They call themselves ‘Sunday Friends’. I call them ‘Anonymous Friends’. ‘Sunday Friends’ was formed 27 years ago by a group of businessmen whose motto is to better the lives of less fortunate fellow human beings.
The group is actively involved with social work in Sion, Matunga and Dadar, but keep their names and photographs out of any publicity material. It’s only the ‘Sunday Friends’ logo that is prominently displayed.
It’s not an established NGO. But this does not prove to be a hindrance when it comes to generating funds. One of its members, who would rather remain anonymous, says, “We pool in our own money or accept donations from friends and relatives. We are happy that all the projects that we have undertaken so far are still functional.”
Last Sunday, I dropped in at Amulak Amichand School, King’s Circle, to meet with some members of the organisation. Here, every Sunday, they feed approximately 300 poor people. This has been a regular activity for years.
‘Sunday Friends’ has also taken up the task of educating poor children in the age group of seven to 15. Another team visits Sion Hospital regularly and works with medical social workers and doctors.
They have established life-saving drug banks in emergency wards, intensive care units, burns wards and neo-natal care units.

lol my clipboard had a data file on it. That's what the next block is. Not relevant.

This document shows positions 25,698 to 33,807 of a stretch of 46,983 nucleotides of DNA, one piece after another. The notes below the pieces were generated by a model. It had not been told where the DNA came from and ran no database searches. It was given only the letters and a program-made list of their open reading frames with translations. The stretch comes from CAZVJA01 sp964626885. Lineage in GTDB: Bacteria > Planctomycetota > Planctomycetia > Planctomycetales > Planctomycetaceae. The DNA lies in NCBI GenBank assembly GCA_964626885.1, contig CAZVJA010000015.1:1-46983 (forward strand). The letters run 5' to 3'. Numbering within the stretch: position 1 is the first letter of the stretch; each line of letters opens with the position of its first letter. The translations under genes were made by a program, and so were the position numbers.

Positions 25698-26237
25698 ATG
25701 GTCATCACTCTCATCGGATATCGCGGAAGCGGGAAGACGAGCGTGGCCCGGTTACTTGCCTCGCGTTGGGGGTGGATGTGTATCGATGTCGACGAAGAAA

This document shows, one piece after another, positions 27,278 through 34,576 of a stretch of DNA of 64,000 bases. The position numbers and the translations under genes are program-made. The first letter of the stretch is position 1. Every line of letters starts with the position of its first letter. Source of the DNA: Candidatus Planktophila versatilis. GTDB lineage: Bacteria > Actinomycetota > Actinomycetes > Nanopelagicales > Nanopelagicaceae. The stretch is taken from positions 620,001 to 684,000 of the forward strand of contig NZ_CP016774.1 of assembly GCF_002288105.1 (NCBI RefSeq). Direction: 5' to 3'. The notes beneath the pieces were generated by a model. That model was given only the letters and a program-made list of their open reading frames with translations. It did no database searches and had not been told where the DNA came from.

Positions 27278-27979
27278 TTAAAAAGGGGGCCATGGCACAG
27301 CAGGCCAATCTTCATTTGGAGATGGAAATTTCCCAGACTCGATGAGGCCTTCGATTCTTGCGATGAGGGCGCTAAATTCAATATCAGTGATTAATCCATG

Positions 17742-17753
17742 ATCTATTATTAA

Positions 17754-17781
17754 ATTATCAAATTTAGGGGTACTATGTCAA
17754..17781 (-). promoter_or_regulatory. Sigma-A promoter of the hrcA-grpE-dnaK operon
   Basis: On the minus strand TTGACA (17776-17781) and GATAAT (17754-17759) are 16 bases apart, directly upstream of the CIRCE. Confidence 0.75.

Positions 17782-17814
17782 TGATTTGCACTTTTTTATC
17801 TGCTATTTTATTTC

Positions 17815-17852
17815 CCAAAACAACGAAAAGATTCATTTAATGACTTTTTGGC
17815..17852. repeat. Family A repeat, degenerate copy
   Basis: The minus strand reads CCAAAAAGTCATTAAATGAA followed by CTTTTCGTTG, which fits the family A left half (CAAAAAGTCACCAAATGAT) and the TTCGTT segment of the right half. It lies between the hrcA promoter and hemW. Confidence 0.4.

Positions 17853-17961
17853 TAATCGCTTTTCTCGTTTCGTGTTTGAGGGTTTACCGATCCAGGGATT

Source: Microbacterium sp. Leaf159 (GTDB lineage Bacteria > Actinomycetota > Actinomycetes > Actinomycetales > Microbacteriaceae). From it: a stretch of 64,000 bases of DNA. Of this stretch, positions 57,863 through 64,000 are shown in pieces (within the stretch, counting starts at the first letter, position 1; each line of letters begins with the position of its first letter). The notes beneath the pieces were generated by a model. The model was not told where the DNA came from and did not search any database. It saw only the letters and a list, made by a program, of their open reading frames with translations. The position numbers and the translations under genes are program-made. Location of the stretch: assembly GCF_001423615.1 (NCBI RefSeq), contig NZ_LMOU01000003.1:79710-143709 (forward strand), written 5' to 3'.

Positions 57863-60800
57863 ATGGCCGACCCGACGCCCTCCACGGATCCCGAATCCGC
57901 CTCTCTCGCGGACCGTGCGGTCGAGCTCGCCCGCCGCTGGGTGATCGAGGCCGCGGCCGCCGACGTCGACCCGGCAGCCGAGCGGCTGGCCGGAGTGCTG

Provide food to the dependents of a patient who is hospitalised.
They distribute insulin injections, dialysers and antibiotics at subsidised rates to those in need.
Donate medicine to the not so well-off.
Organise blood donation camps for patients in Sion Hospital and K E M Hospital.
One of the most challenging projects undertaken, is the promotion of skin donation, in conjunction with Dr Madhuri Gore, head of the burns department, Sion Hospital.
Dr Gore initiated the skin bank in April 2000. By 2006, they had 56 skin donors. She says, “We have to take skin from skin banks for patients who have suffered more than 50 per cent burns. The concept of skin donation is still new. I involved ‘Sunday Friends’ two years ago to promote awareness of skin donation.”
Another member of the group reveals that they also organise seminars for doctors and speak to people at functions to create awareness and motivate them to donate their skin after death. “We have put up banners and distribute pamphlets with the message of skin donation along with the contact numbers of people involved with the project,” he informs.
Dr Gore adds, “The year 2007 alone saw 53 donors. That number rose to 70 donors last year. We are expecting an even better response this year.”